Mona Voelkel

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VR Is Here But Is It Safe for Our Kids?

IMG_0367As an experienced educator with a passion for teaching yg, learning and thoughtful integration of technology into the classroom, I have carefully noted the recent explosion of “Virtual Reality” into our real world.  What is “Virtual Reality?”  Think of those headsets, either the Google Cardboard ones or the higher-end Samsung, which cover a person’s eyes and half of their face.

If you are the person wearing the headset, you may have, in the case of Google Cardboard, loaded your iPhone into a slot within the headset, and held the device up to your eyes.  Before you, the viewer acts as a “stereoscope, a device for viewing a stereoscopic pair of separate images, depicting left-eye and right-eye views of the same scene, as a single three-dimensional image.”  Think of the View Masters of our youth, which use the same underlying technology as the VR viewers.  As you peer in, you may be looking at, say, a video or image of the underwater ocean except, unlike a regular video or image, the experience of viewing is much more immersive.  You feel as if you are actually swimming among the underwater fish and fauna.  This is reinforced by the magic of 360 degree video/images, that if you turn your head to the right, you are able to actually “swim” right, left, up, or down, and view the entire ocean panoramically.

Cool, huh?

Yes, it is cool but is it safe for our children?  Through my personal explorations this summer of the educational applications of this technology, I was extremely happy to see that these VR images don’t require a headset to view.  They can be viewed without a headset on a SmartBoard, iPad or a laptop and navigated by touch or arrows.  Viewing the VR images this way retains much of the benefits with none of the drawbacks that I encountered when using the free VR NY times viewer that came with my newspaper subscription, namely a feeling of light eye strain and a slight dizziness.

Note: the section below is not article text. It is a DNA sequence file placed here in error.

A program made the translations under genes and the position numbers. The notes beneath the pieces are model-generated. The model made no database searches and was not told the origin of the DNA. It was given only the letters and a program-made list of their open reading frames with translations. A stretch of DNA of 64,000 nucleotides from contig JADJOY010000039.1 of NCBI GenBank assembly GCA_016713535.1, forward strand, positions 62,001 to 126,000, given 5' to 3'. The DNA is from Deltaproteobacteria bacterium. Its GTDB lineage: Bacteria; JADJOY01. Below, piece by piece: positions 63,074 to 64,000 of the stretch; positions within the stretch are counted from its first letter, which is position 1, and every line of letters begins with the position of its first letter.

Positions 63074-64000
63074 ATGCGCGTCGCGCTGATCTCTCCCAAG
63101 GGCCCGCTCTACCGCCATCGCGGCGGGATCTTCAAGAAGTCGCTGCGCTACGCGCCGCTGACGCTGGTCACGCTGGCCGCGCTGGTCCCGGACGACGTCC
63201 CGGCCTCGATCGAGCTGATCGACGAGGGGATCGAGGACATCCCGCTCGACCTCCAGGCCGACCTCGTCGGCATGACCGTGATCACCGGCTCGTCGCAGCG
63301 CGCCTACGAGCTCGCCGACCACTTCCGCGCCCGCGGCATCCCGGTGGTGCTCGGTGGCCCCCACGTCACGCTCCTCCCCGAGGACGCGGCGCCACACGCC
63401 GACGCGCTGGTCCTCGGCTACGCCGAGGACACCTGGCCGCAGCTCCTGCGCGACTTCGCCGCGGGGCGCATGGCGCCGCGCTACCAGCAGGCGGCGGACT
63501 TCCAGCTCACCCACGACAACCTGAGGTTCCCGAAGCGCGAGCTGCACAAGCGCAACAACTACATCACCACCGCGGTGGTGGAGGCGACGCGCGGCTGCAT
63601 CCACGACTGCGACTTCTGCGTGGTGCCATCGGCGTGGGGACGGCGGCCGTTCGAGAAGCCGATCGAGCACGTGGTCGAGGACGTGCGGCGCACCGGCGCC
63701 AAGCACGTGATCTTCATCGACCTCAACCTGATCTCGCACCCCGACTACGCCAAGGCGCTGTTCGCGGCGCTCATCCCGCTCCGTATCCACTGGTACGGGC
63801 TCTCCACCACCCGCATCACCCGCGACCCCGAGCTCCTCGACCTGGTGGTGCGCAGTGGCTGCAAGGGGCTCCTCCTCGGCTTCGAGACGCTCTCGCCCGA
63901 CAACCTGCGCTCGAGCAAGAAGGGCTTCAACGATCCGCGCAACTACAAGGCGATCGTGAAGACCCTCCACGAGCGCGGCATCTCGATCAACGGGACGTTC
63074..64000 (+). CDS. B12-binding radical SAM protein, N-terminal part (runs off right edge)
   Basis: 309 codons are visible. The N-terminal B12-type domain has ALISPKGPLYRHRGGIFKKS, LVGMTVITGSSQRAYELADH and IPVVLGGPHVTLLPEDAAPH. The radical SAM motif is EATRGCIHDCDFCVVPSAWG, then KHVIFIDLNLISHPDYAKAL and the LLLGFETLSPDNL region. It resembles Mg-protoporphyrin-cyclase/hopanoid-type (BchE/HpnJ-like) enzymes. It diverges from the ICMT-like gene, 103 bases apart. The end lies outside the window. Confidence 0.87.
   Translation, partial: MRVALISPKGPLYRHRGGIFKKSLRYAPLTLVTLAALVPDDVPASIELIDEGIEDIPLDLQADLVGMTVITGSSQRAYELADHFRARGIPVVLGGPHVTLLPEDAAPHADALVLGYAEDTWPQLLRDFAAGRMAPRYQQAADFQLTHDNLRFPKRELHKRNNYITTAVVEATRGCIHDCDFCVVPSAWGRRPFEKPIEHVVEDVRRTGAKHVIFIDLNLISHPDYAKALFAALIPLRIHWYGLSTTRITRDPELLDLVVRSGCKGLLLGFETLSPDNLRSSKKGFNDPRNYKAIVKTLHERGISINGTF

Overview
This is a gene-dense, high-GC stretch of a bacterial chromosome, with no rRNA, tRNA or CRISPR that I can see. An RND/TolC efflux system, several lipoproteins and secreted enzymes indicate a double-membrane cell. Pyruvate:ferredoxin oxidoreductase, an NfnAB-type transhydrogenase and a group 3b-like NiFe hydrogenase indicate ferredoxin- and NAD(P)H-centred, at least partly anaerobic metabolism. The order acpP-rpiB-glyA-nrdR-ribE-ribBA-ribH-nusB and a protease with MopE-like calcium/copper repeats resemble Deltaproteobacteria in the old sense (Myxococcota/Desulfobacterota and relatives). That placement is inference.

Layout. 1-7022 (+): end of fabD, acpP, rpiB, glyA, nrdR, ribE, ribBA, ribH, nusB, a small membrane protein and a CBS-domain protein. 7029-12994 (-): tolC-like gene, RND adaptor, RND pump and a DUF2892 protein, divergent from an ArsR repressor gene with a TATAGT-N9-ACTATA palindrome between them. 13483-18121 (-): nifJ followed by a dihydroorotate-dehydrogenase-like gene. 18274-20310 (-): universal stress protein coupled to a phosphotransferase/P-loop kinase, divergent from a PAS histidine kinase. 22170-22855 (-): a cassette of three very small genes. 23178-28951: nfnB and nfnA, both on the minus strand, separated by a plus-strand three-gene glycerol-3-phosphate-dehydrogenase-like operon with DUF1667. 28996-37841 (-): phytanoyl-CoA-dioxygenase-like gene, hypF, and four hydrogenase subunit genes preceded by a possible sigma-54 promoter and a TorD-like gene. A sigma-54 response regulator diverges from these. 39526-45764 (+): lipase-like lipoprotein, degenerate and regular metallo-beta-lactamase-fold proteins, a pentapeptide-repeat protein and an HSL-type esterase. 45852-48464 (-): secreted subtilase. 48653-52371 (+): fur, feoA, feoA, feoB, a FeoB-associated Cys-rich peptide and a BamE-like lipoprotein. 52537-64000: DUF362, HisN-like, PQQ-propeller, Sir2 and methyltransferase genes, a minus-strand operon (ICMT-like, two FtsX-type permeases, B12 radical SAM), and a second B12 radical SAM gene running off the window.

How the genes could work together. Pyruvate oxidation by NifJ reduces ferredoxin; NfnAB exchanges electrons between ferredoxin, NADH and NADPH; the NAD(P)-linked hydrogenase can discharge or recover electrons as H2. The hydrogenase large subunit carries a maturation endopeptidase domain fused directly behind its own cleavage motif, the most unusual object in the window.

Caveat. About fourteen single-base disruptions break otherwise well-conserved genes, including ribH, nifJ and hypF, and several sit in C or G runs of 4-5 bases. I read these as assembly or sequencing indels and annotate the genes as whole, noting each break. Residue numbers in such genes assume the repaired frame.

This made me think about the suitability for these viewers in the classroom.  Some quick research greatly surprised me as none of the headset manufacturer’s recommend use of the headsets by children under age thirteen except Google Cardboard, which recommends, “adult supervision” and “frequent breaks.”  My recommendation would be that school districts set guidelines for the use of these headsets in their classrooms, along with obtaining parental consent before student use, especially for children under age 13.

The local news was agog over the new “Pokemon Go” phone app, which operates as an augmented reality scavenger hunt where fictional creatures are caught by walking through and throwing “poke balls” from your screen when the creatures pop up virtually as you walk through your real world.  The 6 o’clock news was covered with stories of players, from pre-school to mid-thirties, head down as they walked around parks, museums and through the streets, trying to catch the creatures with their eyes glued to their phones.  While local news trumpeted this app as a way to get kids out of the house and moving, the level of player distraction seems to pose some safety issues.  It is important to look away from any digital screen in order to minimize eye strain.  What steps are being taken to keep our children safe and healthy with these new VR apps?

Virtual reality is here in the hands of some of our children right now and will be moving into more of our classrooms.  There are many benefits with  virtual reality from increasing student engagement, building content knowledge and expanding empathy by experiencing other’s worlds.  Let’s capitalize on these benefits but exercise due diligence on the health and safety drawbacks and set some common-sense recommendations for our homes, classrooms and communities.  Looking forward to the conversation…




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